The productivity issue is muddied by the fact that torture is often used to produce confessions – Iran’s recent use of a US reporter is a case in point. The US doesn’t seek confessions. Its interrogation efforts are a part of a larger intelligence gathering exercise. This is an effort of picking up many puzzle pieces from many sources and fitting them together to learn about where other pieces may be found and what is going on and who is doing what. The political gaming going on is that of releasing only the process and not its result.

The other issue is about waterboarding. The NYT reported that some prisoners had been subject to this technique hundreds of times. The point seemed to be how awful – but think about it: if you can do something to someone many times it is obvious that it is not harmful and it is rather strange that the subject would not learn this fact. The simplest model for this is that waterboarding is not an inherently harmful technique but that it does reach into primal reactions that fundamental to its effectiveness.

One other outcome of this discussion is seen in some commentary that defines torture as anything that evokes information from a person that they’d rather not let be known. This also has implications that need to be perused to determine whether it is a useful definition.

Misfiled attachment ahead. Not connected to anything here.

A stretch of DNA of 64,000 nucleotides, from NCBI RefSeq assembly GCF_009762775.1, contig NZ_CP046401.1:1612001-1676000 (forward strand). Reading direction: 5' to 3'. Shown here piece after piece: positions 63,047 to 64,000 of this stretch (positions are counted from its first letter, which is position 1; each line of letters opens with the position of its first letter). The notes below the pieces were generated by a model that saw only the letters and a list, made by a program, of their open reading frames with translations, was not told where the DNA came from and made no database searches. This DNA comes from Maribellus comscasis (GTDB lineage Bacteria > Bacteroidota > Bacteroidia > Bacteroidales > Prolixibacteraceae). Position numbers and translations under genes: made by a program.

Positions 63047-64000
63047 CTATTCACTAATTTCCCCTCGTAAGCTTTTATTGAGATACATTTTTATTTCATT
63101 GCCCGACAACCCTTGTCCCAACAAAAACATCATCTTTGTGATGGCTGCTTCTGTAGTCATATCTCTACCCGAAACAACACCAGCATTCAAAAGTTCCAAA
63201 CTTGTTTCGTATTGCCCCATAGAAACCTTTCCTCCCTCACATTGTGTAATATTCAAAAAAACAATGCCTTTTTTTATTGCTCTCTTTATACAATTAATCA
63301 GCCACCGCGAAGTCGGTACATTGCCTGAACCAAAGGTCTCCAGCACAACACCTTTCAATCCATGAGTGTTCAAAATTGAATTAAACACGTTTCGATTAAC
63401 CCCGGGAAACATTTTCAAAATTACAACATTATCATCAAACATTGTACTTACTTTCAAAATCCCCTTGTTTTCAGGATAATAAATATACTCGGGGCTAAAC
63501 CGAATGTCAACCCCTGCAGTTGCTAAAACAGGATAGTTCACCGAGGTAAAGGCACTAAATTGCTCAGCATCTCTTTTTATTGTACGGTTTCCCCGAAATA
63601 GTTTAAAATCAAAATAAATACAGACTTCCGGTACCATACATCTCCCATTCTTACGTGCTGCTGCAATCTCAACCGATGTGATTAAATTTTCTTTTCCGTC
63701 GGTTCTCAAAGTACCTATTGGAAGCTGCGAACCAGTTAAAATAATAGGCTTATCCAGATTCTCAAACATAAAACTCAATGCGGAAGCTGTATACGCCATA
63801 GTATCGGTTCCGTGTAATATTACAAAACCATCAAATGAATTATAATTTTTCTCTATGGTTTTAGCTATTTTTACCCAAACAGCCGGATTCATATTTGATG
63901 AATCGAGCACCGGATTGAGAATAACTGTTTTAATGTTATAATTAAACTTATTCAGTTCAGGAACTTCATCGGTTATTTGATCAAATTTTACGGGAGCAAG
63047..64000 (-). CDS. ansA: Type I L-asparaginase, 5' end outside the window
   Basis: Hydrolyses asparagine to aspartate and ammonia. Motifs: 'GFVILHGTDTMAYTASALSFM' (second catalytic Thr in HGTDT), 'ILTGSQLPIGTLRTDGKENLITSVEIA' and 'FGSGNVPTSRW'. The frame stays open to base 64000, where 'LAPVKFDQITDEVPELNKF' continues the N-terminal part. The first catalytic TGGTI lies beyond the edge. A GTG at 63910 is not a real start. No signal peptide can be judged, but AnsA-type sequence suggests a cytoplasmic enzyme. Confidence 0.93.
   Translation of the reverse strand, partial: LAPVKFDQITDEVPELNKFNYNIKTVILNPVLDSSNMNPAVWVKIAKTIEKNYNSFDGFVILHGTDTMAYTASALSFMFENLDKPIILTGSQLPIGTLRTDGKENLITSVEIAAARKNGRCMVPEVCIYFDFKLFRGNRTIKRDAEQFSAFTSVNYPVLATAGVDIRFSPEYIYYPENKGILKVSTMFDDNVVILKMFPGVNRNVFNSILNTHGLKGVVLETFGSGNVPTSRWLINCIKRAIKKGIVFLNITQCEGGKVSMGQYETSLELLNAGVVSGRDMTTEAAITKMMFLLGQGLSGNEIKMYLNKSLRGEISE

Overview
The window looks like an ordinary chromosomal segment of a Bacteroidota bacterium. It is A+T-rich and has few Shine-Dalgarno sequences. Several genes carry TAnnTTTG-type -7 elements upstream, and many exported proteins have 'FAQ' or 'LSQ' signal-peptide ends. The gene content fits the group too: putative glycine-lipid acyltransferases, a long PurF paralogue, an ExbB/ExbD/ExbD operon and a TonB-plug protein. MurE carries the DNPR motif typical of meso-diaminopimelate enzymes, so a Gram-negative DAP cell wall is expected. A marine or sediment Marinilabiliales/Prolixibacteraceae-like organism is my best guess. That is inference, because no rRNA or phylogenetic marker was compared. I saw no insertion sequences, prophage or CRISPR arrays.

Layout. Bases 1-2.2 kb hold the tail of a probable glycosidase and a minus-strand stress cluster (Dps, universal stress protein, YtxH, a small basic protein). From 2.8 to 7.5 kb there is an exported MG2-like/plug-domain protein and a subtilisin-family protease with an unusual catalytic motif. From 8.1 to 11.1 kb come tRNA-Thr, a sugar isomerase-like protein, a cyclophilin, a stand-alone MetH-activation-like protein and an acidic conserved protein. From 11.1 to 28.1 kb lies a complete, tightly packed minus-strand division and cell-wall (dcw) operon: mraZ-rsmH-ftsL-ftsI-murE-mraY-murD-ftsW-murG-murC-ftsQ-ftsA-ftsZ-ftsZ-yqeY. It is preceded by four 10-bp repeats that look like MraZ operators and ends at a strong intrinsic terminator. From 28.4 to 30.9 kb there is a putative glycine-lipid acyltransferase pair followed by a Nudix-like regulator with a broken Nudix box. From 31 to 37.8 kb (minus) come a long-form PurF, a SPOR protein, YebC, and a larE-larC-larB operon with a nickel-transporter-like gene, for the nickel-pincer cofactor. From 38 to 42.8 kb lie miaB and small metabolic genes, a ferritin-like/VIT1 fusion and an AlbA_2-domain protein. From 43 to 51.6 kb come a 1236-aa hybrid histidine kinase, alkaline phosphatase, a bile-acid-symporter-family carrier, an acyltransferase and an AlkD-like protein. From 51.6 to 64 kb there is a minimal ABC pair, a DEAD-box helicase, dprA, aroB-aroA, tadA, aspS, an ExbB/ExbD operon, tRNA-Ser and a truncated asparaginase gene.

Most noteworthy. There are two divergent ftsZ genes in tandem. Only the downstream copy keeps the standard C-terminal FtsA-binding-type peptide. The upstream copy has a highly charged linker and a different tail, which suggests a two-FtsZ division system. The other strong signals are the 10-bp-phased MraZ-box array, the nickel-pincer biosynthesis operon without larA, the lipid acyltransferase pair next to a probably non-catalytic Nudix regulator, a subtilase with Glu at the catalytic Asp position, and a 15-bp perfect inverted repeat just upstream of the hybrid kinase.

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What has been lost in the US bashing

Rich Lowry takes note in The Case for the ‘Torture Memos’ of the problem some seem to have in their reference for measurement.

Rightly considered, the memos should be a source of pride. They represent a nation of laws struggling to defend itself against a savage, lawless enemy while adhering to its legal commitments and norms. Most societies throughout human history wouldn’t have bothered.

Some seem to totally loose any perspective in their moral outrage about torture. Some spin the known facts for political ends. The shame is not in “my country does torture’ but rather in those that redefine torture in order to condemn their country so they can feel shame. It is enough to raise questions about what it is that motivates such constructions to support and rationalize such false shame.